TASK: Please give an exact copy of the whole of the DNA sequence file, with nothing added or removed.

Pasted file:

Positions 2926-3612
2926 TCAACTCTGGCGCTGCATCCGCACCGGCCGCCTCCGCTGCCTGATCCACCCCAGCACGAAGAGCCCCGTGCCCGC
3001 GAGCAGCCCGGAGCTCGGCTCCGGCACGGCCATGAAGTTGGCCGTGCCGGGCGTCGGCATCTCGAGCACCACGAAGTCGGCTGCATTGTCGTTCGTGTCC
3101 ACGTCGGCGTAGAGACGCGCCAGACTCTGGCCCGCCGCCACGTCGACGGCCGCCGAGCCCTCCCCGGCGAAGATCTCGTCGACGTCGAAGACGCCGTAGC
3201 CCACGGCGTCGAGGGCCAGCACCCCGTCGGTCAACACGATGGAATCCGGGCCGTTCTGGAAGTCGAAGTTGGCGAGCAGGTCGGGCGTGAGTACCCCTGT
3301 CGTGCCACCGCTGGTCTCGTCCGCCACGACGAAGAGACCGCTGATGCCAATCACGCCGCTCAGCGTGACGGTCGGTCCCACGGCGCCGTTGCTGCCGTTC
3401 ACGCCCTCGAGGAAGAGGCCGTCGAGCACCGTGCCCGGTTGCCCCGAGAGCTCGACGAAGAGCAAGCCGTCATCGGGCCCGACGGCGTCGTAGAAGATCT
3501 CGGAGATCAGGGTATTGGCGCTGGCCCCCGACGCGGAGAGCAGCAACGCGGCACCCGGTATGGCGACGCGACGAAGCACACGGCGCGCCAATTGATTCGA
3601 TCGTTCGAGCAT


Positions 2926-3612
2926 TCAACTCTGGCGCTGCATCCGCACCGGCCGCCTCCGCTGCCTGATCCACCCCAGCACGAAGAGCCCCGTGCCCGC
3001 GAGCAGCCCGGAGCTCGGCTCCGGCACGGCCATGAAGTTGGCCGTGCCGGGCGTCGGCATCTCGAGCACCACGAAGTCGGCTGCATTGTCGTTCGTGTCC
3101 ACGTCGGCGTAGAGACGCGCCAGACTCTGGCCCGCCGCCACGTCGACGGCCGCCGAGCCCTCCCCGGCGAAGATCTCGTCGACGTCGAAGACGCCGTAGC
3201 CCACGGCGTCGAGGGCCAGCACCCCGTCGGTCAACACGATGGAATCCGGGCCGTTCTGGAAGTCGAAGTTGGCGAGCAGGTCGGGCGTGAGTACCCCTGT
3301 CGTGCCACCGCTGGTCTCGTCCGCCACGACGAAGAGACCGCTGATGCCAATCACGCCGCTCAGCGTGACGGTCGGTCCCACGGCGCCGTTGCTGCCGTTC
3401 ACGCCCTCGAGGAAGAGGCCGTCGAGCACCGTGCCCGGTTGCCCCGAGAGCTCGACGAAGAGCAAGCCGTCATCGGGCCCGACGGCGTCGTAGAAGATCT
3501 CGGAGATCAGGGTATTGGCGCTGGCCCCCGACGCGGAGAGCAGCAACGCGGCACCCGGTATGGCGACGCGACGAAGCACACGGCGCGCCAATTGATTCGA
3601 TCGTTCGAGCAT